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Assemblywoman Amy Paulin's Elephant Protection Act Goes to Governor PDF Print Email


By Kevin Czerwinski, Office of New York State Assemblywoman Amy Paulin

Jul. 5, 2017:  Assemblywoman Amy Paulin (D-88) is pleased to announce that A.464B/S.2098B, legislation she authored, was passed by the New York State Assembly and will now be sent to Governor Cuomo to be signed into law.

The bill, which is known as The Elephant Protection Act, would ensure that no person, group, or entertainment company shall use elephants in any type of entertainment act. It safeguards all elephants from the physical and psychological harm inflicted upon them by living conditions, treatment, and cruel methods that are necessary to train them to perform in entertainment acts such as circuses.

"Performance elephants have been exploited and abused for too long," Paulin said. "We can no longer ignore the cruelty that they have endured for our amusement. Confinement, torture, and unhealthy living conditions have led to early death for these intelligent, gentle animals."

The idea for the bill, which was passed by the New York State Senate on May 23, originated with students from Pace University’s Environmental Policy Clinic.

"A performing elephant is a tortured elephant," said Michelle Land, Pace clinical professor of environmental law and policy. "Given the global controversy about elephants in the wild, New York State has a duty to end these practices that foster false values and misinformation about the species. We believe New York’s leadership will embolden other states to prohibit performing elephants, and put an end to this barbaric relic of a bygone era."

Terrence Murphy (R-40) sponsored the bill in the Senate.

"It is a fact that elephants used for entertainment purposes suffer irreparable physical and psychological harm that shortens their lifespans," Murphy said. "They spend a significant portion of their lives crammed inside trucks, trains, or trailers, and then they are poked, prodded, or shocked into performing tricks. Thankfully, we have come to our senses as a society and we no longer tolerate the abuse of performing elephants. We have taken a bold step as the first state to pass legislation outlawing elephants having to suffer for our amusement. Let us hope it starts a national and international trend."

"Elephants are a treasured species, and there is growing popular support for their protection," said Brian Shapiro, New York State director for The Humane Society of the United States. "We applaud Senator Murphy and Assemblymember Paulin for their leadership, and respectfully urge Governor Cuomo to sign this historic bill into law."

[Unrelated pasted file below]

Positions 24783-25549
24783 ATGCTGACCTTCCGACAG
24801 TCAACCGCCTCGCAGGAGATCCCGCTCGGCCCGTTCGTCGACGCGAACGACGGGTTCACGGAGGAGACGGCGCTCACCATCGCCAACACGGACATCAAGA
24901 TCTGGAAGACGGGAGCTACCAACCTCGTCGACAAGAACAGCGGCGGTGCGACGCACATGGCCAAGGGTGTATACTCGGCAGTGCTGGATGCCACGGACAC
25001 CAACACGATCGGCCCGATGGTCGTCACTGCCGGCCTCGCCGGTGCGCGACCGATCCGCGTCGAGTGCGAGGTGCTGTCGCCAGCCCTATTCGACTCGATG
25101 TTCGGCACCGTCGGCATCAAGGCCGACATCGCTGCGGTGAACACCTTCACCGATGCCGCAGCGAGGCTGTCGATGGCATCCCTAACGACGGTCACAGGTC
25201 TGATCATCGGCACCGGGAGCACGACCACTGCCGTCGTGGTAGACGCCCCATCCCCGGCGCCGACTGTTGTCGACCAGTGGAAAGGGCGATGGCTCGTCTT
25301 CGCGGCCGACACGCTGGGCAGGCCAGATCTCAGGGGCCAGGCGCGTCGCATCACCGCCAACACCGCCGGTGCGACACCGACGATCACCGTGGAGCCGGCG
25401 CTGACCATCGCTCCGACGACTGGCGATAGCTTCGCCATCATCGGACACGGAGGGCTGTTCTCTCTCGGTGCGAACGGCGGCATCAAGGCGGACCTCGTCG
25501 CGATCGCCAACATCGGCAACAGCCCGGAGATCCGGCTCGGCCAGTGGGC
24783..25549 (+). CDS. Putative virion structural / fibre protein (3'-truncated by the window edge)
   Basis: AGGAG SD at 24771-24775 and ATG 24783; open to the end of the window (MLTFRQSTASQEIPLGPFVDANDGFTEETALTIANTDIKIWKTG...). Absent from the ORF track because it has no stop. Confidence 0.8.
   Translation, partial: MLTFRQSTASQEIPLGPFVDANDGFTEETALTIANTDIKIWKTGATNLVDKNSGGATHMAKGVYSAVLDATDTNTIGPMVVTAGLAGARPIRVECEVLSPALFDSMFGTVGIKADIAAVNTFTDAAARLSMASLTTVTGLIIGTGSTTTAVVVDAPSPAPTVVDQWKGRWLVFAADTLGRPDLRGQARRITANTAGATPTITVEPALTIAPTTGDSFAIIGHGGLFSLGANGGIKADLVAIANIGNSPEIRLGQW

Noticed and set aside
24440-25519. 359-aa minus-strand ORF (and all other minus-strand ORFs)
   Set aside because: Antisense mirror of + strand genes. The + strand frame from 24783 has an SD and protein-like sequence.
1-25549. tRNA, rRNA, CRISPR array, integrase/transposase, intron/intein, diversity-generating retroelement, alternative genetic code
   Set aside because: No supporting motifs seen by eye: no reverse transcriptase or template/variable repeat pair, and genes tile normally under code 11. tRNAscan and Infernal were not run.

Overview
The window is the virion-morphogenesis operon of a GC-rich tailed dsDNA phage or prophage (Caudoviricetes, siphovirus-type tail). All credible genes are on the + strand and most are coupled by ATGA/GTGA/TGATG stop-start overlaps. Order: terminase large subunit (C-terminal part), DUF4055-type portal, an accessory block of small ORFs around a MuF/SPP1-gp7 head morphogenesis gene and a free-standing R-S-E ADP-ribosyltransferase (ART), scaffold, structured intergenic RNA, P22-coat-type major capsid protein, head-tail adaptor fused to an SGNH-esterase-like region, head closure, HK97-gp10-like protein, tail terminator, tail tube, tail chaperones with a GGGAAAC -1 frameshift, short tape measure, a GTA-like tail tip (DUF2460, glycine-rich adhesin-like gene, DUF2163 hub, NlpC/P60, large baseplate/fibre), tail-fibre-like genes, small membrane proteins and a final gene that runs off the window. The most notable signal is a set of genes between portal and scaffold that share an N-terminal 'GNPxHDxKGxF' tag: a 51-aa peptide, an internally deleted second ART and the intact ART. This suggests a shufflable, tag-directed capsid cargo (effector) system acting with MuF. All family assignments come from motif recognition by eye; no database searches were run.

Pictured here:  Assemblywoman Amy Paulin.

Photo courtesy Office of Amy Paulin


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Bronxville Overview

Bronxville Overview

Bronxville is a quaint village (one square mile) located just 16 miles north of midtown Manhattan (roughly 30 minutes on the train) and has a population of approximately 6,500. It is known as a premier community with an excellent public school (K-12) and easy access to Manhattan. Bronxville offers many amenities including an attractive business district, a hospital (Lawrence Hospital), public paddle and tennis courts, fine dining at local restaurants, two private country clubs and a community library.

While the earliest settlers of Bronxville date back to the first half of the 18th century, the history of the modern suburb of Bronxville began in 1890 when William Van Duzer Lawrence purchased a farm and commissioned the architect, William A. Bates, to design a planned community of houses for well-known artists and professionals that became a thriving art colony. This community, now called Lawrence Park, is listed on the National register of Historic Places and many of the homes still have artists’ studios. A neighborhood association within Lawrence Park called “The Hilltop Association” keeps this heritage alive with art shows and other events for neighbors.

Bronxville offers many charming neighborhoods as well as a variety of living options for residents including single family homes, town houses, cooperatives and condominiums. One of the chief benefits of living in “the village” is that your children can attend the Bronxville School.

The Bronxville postal zone (10708, known as “Bronxville PO”) includes the village of Bronxville as well as the Chester Heights section of Eastchester, parts of Tuckahoe and the Lawrence Park West, Cedar Knolls, Armour Villa and Longvale sections of Yonkers. Many of these areas have their own distinct character. For instance, the Armour Villa section has many historic homes and even has its own newsletter called “The Villa Voice” which reports on neighborhood news.

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